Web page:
Change is a part of every quality improvement initiative, and leadership is essential to the endeavor. Thought leader Don Berwick, M.D. stated that the failure to move the quality agenda forward was due to the failure of leadership and the inability of medical administrators and the professional workforce to innovate (Galvin, 2005).
As we know, leadership and management are not the same thing. Managers deal with the organization’s existing and growing complexity while leaders and leadership attend to transforming organizations to specific goals. Leadership is “working with people and systems to produce needed change” (Wessner, 1998).
Individual leaders must possess strong personal leadership attributes, know how to use them, and they must be authentic—embodying leadership characteristics such as trustworthiness, humility, honesty, passion about the work, and results-focused. Both “being” and “doing” are required for leader success particularly in healthcare when quality improvement often involves reframing core values or reshaping professional teams. These types of transformational changes not only require individual leadership but must also have a supportive environment which means leadership must occur at the system or organizational level. Organizational leadership incorporates a complex, interrelated set of activities.
Leaders set the future direction of the organization, establish foundational knowledge and skills needed to improve systems, build the will for change and execute it continuously, generate innovative ideas, and measure performance (Reinertsen, 2014). For quality improvement to occur, leaders will not only have to improve their individual skills, but will also have to improve their leadership at the system level to affect successful and sustained change. Both leadership types – individual and organizational – are essential to quality improvement initiatives.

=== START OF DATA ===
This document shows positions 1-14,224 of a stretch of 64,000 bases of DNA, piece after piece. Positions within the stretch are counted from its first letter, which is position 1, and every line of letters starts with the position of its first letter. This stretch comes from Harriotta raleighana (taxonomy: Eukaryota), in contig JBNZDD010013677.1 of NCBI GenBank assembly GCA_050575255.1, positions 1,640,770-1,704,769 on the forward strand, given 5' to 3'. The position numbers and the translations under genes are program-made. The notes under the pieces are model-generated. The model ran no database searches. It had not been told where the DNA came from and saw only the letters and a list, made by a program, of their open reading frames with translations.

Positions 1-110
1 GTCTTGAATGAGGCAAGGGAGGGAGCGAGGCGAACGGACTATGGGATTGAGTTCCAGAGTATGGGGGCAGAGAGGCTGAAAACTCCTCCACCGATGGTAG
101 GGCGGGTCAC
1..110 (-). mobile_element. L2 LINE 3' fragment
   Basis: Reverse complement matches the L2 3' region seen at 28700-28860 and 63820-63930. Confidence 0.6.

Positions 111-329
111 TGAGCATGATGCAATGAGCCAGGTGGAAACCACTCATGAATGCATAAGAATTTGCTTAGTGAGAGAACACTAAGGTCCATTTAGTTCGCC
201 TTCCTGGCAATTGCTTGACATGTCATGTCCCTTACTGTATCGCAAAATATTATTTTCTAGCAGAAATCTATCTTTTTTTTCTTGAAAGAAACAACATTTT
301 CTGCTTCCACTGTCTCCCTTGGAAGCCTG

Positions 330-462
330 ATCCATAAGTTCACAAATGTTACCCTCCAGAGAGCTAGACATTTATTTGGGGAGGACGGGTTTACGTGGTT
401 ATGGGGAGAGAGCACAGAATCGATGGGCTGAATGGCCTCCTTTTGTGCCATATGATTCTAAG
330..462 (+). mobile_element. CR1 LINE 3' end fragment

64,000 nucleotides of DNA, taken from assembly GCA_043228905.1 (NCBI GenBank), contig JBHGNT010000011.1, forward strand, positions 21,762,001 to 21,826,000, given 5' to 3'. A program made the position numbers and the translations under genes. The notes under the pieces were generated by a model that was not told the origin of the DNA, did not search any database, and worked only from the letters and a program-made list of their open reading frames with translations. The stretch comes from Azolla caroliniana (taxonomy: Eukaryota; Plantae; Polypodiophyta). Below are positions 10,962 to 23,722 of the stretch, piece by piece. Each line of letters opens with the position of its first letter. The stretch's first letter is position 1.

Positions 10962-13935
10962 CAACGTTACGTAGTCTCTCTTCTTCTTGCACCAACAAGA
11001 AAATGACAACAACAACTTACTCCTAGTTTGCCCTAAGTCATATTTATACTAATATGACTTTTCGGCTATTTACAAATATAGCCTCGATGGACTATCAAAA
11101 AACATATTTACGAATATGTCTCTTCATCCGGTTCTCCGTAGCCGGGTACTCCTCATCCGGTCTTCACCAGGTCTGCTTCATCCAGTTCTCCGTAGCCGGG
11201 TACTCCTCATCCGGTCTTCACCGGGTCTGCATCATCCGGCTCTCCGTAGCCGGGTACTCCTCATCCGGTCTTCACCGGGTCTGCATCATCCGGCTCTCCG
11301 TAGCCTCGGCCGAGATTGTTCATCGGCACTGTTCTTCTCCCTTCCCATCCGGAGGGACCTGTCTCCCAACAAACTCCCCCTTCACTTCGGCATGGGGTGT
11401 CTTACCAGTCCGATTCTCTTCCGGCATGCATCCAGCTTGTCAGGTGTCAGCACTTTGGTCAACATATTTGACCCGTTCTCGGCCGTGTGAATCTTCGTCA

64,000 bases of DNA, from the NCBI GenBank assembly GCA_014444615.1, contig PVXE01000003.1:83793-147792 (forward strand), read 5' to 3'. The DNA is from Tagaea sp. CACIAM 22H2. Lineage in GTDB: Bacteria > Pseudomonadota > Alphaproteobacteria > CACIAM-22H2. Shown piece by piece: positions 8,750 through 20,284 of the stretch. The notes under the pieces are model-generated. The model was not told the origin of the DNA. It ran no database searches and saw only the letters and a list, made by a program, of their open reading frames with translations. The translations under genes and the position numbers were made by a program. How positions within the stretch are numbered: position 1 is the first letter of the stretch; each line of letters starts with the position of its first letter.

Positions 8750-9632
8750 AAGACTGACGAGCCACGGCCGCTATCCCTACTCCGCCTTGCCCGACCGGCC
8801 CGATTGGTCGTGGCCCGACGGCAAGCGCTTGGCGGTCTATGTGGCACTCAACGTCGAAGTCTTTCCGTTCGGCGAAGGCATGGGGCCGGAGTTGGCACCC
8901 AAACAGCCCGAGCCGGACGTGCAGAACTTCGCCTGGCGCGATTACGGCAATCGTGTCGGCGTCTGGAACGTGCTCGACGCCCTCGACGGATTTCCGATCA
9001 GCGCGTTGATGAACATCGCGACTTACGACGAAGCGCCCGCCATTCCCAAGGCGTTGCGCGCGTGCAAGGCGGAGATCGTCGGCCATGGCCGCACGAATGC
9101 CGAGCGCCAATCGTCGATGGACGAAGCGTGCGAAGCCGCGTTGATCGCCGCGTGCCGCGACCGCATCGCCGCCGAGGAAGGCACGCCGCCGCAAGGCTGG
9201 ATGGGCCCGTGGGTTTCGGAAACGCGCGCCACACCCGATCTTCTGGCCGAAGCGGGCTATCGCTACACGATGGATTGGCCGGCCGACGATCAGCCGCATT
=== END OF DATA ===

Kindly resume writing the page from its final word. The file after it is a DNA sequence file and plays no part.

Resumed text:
“Individuals and organizations that are good react quickly to change.
Individuals and organizations that are great create change.” (South, 1999).
Health care delivery systems are extraordinarily complex and encompass deeply held values and beliefs. These systems, that reside in an ever-changing environment influenced by professionals, community, regulation, policy and markets, behave unpredictably. And when a quality transformation emerges, it has likely come about by a convergence of influences that can be both planned and unplanned. Leaders need to develop and work a transformational plan to change those things that they have control over and to influence those things that they do not control. This is how we move the needle on quality.
Leadership is an important aspect of quality improvement because it creates a culture that supports improvement. Good leaders, up and down the hierarchy, create an organizational atmosphere in which improvement teams succeed. However, leaders cannot single-handedly improve health care quality. Front line practitioners are required in the quality improvement equation to ensure success where it most counts—better outcomes for patients.